5. Reduces ADHD symptoms
I was surprised to learn that exposure to nature is widely effective in reducing ADHD symptoms. Physical activity helps kids be more focused, which is especially beneficial to kids with ADHD.
6. Builds Self Confidence
The way that kids play in nature has a lot less structured than most types of indoor play. There are infinite ways to interact with outdoor environments, from the backyard to the park to the local hiking trail or lake, and letting your children choose how they treat nature means they have the power to control their actions. Also, exploring their surroundings and using their creativity are more ways to build self-confidence in your children.
7. Teaches Responsibility
It is important to me that my kids understand and appreciate the natural environment. We must all be stewards of the earth. If we don’t take care of it, we might not be here so day. I want my kids to understand that we need to take care of nature. Also, I want them to understand the interconnectedness of their lives to nature. In our over-technological world, so many of us are disconnected from nature. We need to realize that we are intrinsically a part of the earth’s ecosystem and it is our responsibility to care for it.
8. Reduces Stress and Fatigue
Just being around nature and views of green spaces help to reduce stress among children. Even better, when kids have access to natural play areas, they show more significant results (Wells and Evans, 2003). In natural environments, kids can practice an effortless type of attention known as soft fascination that creates feelings of pleasure, not fatigue. A major part of being outside is unstructured play. Play protects kids’ emotional development. It gives them the free time they need, whereas our go-go-go lifestyles contribute to anxiety and stress.
9. Gets Kids Moving
Most time spent in nature will involve some sort of physical activity or exercise. Even just exploring their surroundings will mean walking (or likely running) to check out the next bug, rock or dirt pile. Outdoor play increases fitness levels and builds active, healthy bodies.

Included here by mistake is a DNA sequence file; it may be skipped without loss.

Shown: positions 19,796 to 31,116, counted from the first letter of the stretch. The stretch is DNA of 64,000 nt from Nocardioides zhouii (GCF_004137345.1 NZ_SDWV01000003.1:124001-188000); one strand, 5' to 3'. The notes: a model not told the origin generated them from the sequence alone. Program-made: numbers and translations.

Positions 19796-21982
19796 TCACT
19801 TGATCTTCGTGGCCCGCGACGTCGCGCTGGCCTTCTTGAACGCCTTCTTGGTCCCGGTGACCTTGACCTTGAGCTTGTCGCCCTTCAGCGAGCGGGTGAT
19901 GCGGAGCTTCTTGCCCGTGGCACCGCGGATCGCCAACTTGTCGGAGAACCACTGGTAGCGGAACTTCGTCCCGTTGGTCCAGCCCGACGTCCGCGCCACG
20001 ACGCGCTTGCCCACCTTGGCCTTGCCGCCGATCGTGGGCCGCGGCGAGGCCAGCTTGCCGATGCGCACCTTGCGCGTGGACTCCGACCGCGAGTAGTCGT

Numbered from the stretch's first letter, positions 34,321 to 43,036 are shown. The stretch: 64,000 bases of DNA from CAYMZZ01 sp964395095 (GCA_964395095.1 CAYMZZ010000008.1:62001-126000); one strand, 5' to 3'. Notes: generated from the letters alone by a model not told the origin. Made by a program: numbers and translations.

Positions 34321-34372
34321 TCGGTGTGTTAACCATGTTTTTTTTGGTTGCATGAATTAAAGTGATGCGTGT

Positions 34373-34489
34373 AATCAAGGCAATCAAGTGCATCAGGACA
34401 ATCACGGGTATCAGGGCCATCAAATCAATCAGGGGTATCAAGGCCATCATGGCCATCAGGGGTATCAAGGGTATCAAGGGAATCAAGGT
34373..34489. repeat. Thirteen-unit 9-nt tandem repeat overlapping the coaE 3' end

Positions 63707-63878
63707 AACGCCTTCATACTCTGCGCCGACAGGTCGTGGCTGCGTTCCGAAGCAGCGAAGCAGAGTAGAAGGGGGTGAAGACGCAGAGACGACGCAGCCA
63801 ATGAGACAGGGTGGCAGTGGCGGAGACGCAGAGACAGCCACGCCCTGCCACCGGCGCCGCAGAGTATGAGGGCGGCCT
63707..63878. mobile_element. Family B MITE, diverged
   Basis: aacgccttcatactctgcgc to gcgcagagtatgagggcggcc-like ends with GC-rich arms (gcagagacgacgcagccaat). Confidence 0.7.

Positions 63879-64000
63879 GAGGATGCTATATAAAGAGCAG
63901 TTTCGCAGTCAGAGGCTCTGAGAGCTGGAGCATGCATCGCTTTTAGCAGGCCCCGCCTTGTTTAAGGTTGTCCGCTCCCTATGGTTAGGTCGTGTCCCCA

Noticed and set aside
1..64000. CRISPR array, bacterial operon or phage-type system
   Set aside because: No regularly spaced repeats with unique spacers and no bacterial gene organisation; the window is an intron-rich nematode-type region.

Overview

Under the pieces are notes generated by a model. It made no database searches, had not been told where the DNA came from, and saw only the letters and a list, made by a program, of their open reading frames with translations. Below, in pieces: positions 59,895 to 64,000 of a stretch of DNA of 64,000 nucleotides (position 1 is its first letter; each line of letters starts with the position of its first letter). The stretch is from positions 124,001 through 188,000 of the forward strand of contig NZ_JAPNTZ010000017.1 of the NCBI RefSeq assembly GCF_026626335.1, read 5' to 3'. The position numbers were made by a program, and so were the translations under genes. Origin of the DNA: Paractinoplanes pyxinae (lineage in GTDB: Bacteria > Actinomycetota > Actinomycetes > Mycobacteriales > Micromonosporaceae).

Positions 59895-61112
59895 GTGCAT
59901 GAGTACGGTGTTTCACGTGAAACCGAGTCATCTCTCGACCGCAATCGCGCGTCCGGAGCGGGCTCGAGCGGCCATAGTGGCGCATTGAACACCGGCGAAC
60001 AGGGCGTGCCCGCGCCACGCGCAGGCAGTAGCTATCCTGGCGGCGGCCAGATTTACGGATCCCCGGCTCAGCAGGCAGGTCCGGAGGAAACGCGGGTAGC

10. Improves Social Relationships
Kids who have regular opportunities to be outside with free and unstructured play are smarter, better able to get along with others, healthier, and happier (Burdette and Whitaker, 2005). Also, kids will be more self-disciplined because views and access to green spaces enhances peace, self-control, and self-discipline (Taylor, Kuo and Sullivan, 2001), all of which will make them easier to get along with.
I found the majority of the information referenced here:
I hope you found this article helpful to understand the benefits of nature for kids. I hope it gives you more incentive to find ways to help your kids experience nature every day. Everyday, I am going to try to prioritize more opportunities for my kids to explore their natural environment. Even if that just means some time outside afterschool, I’m going to fit it in. On the weekends, I’m going to try to fit in more unstructured play time. I want to let them explore their natural environment like we did last weekend. To see the joy on my kids’ faces when they got to climb the little mountain, throw rocks in the pond, and feed the ducks swimming by was so priceless. It was a great reminder how we all need to experience nature more often.